So when I went to meet with him, Andrew and André and I had lunch, my approach was, “I want to make a film about you that goes at your story from that angle.” I felt that the fashion story is fabulous and wonderful and I hope that this film also can operate within the genre of a fashion documentary but I wanted to tell a broader story. And I was really clear with him about that and I figured either he’ll want to do this or he won’t. And if he doesn’t, maybe I’m not the right person.
The first thing he said to me was, “If we do this, I have to take you behind my childhood church and show you where I was baptized.” We were on the same page, going into the film in that his origin story was really the heart of the movie.
BGN: Were there any moments that were especially difficult to film? And what were your favorite moments while shooting?
Kate: Do you remember toward the end of the movie when he goes back to his grandmother’s house-
BGN: Oh yes. That’s actually my favorite part of the film.
Kate: Oh really? Oh, that’s nice. It’s a very emotional moment in the movie. So I don’t know if you remember that before he walks into the house, there are shots of the empty rooms.
The first time that we traveled down to Durham, we were meant to go to his grandmother’s house and sit down and do an interview with him there. And when we got down there, he really said, “I cannot do it. I can’t sit in the chair and talk in her house about her on this day.” And so, we ended up instead filming those empty rooms. You’re directing a film and your producer has flown you and your DP down to Durham and you have to come back with something, right? There’s this eerie beauty to those rooms. And then we went back to Durham and we did sit down with him. You know, it was still really difficult and I mean of course, I understood that it was the house where she died and she was his mother figure. So that was the most difficult.
In terms of my favorite moment. I think that the shoot in the Condé Nast archives was a shoot that I knew would be interesting and I thought there’d be lots of humor and history. But I didn’t expect that it would be the day where André really opened up for the first time, not just in the film but publicly about racism that he as faced in the industry and the pain that it has caused him. You know, he’s wearing the white gloves that you have to wear when you’re handling archival material and wiping tears away from his eyes. I really felt like that was a really important moment to have captured on film. That was one of my favorite moments.
I feel badly to say that because it was so difficult for him but as a director, I loved filming him and Maureen Dowd live blogging the inauguration because there’s this quick humor and wit between them and her house is so cinematic and he’s there in his big, beautiful draping red fabric. And then when he goes quiet when Trump is being sworn in, to me, it was like immediately, you see that there’s…I don’t know how it’s so close beneath the surface that there’s that devastation.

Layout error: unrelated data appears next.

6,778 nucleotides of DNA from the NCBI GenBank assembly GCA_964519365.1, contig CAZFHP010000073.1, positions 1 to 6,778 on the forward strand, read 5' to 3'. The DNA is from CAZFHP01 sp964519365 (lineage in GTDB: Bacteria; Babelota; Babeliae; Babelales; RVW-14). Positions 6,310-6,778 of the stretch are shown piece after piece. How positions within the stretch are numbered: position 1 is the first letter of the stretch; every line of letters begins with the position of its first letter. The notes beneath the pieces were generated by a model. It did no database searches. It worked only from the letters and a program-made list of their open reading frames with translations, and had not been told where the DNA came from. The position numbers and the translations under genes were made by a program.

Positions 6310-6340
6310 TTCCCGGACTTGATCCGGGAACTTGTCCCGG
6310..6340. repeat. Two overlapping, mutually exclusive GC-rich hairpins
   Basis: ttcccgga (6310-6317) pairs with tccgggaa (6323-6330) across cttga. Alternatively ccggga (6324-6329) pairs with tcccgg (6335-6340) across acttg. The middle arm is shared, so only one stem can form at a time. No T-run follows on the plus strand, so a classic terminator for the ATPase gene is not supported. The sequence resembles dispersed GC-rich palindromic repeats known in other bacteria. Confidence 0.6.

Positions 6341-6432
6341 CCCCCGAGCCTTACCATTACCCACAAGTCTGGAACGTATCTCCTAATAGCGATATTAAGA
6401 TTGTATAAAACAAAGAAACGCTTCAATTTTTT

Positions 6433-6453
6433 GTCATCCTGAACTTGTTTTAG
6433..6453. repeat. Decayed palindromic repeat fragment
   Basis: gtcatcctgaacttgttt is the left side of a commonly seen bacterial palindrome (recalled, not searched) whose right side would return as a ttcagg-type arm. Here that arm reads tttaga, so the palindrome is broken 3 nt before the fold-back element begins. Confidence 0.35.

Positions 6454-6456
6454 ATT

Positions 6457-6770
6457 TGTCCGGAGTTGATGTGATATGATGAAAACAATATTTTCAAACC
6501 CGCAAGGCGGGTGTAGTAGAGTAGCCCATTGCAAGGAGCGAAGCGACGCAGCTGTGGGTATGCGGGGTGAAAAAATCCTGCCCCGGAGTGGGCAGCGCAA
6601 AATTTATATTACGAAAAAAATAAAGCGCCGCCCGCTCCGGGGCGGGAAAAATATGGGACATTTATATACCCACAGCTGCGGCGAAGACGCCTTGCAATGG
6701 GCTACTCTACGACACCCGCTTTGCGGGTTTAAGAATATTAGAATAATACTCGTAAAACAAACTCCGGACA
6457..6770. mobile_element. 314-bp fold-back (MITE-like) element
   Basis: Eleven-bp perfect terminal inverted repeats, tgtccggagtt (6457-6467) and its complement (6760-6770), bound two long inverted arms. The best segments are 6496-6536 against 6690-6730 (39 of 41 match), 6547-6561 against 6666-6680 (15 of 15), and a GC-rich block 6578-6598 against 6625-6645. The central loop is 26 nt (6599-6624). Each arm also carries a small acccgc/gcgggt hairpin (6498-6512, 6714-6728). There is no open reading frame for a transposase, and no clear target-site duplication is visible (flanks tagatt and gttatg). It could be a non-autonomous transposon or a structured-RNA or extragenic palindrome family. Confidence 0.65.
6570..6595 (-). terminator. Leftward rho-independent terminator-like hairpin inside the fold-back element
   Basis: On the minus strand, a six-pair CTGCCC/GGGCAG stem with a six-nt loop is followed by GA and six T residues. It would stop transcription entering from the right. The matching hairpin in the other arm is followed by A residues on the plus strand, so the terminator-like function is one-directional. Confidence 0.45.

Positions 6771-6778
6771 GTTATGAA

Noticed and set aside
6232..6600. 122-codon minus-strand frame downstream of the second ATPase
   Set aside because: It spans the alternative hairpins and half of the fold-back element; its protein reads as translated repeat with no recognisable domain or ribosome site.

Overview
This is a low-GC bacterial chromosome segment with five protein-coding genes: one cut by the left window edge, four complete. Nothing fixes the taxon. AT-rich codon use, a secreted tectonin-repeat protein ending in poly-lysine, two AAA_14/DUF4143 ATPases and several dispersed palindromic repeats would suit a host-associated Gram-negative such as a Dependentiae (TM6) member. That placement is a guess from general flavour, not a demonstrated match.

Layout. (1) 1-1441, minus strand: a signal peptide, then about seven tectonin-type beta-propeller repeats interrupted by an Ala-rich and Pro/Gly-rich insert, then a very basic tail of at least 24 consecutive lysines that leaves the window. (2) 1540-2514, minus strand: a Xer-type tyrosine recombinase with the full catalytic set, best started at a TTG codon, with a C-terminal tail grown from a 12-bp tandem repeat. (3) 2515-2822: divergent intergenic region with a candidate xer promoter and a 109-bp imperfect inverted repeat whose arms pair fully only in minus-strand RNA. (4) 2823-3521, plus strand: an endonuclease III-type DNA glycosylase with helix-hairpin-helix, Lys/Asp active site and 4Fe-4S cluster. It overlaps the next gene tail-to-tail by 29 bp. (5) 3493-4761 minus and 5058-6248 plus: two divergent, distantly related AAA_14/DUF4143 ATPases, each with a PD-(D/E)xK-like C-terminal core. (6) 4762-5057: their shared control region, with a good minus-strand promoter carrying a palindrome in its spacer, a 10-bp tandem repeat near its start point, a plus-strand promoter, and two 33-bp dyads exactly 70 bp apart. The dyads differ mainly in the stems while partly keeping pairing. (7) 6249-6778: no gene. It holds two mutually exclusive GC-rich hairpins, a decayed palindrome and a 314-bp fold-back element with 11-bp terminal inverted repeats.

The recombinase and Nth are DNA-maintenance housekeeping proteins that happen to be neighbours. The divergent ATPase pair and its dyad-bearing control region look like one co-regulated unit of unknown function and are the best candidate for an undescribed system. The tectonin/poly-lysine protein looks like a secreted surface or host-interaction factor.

BGN: There was a lot of opening up I noticed throughout the film and really just the raw emotion that was coming from André. And he was so candid in telling you the story. Were there any moments where André said, “This is something I will not talk about?”
Kate: He never did. There were moments where he would talk about something and I would push him and then he would open up, but he would then kind of pivot which I actually find to be — as a documentary figure — extremely interesting revelation of character. So he says, “The great flaw in my life is that I’ve never been in love. And I wish that I had had love the way Tom Ford has experienced love.” So he’s so raw and open and then he says, “But I was focused on my career and I loved the world of Paris.” I feel like you see that there’s a real kind of pain there too.
BGN: What do you hope audiences will learn from André’s story?
Kate: I think that I want audiences to have the experience of seeing on screen that his success also came at a cost. And I think for some people that can be cathartic, and I think for other people, maybe that could be eye-opening. Every audience is different. Sometimes after screenings, I’ve had many African-American viewers come and say, “Thank you so much for telling his story, for showing what he’s gone through, that there’s value in that.” That is probably, of everything, that has happened in the whirlwind of the release been probably the most meaningful to me.
The Gospel According To André opens in theaters today.
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Jamie Broadnax is the creator of the online publication and multimedia space for Black women called Black Girl Nerds. Jamie has appeared on MSNBC's The Melissa Harris-Perry Show and The Grio's Top 100. Her Twitter personality has been recognized by Shonda Rhimes as one of her favorites to follow. She is a member of the Critics Choice Association and executive producer of the Black Girl Nerds Podcast.